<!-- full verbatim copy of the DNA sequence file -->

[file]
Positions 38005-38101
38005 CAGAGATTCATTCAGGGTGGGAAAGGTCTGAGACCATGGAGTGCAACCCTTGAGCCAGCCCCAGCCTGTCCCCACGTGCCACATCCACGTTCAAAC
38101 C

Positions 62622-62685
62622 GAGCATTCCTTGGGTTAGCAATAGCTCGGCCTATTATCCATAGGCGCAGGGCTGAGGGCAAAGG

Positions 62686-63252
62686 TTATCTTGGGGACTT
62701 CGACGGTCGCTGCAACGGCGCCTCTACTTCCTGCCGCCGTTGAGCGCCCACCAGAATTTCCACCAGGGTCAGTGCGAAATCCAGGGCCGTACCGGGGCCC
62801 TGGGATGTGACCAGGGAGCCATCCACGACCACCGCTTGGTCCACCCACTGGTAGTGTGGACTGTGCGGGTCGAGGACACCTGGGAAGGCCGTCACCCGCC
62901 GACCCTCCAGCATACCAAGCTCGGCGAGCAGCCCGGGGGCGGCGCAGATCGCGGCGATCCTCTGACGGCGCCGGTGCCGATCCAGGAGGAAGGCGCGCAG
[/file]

Positions 38005-38101
38005 CAGAGATTCATTCAGGGTGGGAAAGGTCTGAGACCATGGAGTGCAACCCTTGAGCCAGCCCCAGCCTGTCCCCACGTGCCACATCCACGTTCAAAC
38101 C

Positions 62622-62685
62622 GAGCATTCCTTGGGTTAGCAATAGCTCGGCCTATTATCCATAGGCGCAGGGCTGAGGGCAAAGG

Positions 62686-63252
62686 TTATCTTGGGGACTT
62701 CGACGGTCGCTGCAACGGCGCCTCTACTTCCTGCCGCCGTTGAGCGCCCACCAGAATTTCCACCAGGGTCAGTGCGAAATCCAGGGCCGTACCGGGGCCC
62801 TGGGATGTGACCAGGGAGCCATCCACGACCACCGCTTGGTCCACCCACTGGTAGTGTGGACTGTGCGGGTCGAGGACACCTGGGAAGGCCGTCACCCGCC
62901 GACCCTCCAGCATACCAAGCTCGGCGAGCAGCCCGGGGGCGGCGCAGATCGCGGCGATCCTCTGACGGCGCCGGTGCCGATCCAGGAGGAAGGCGCGCAG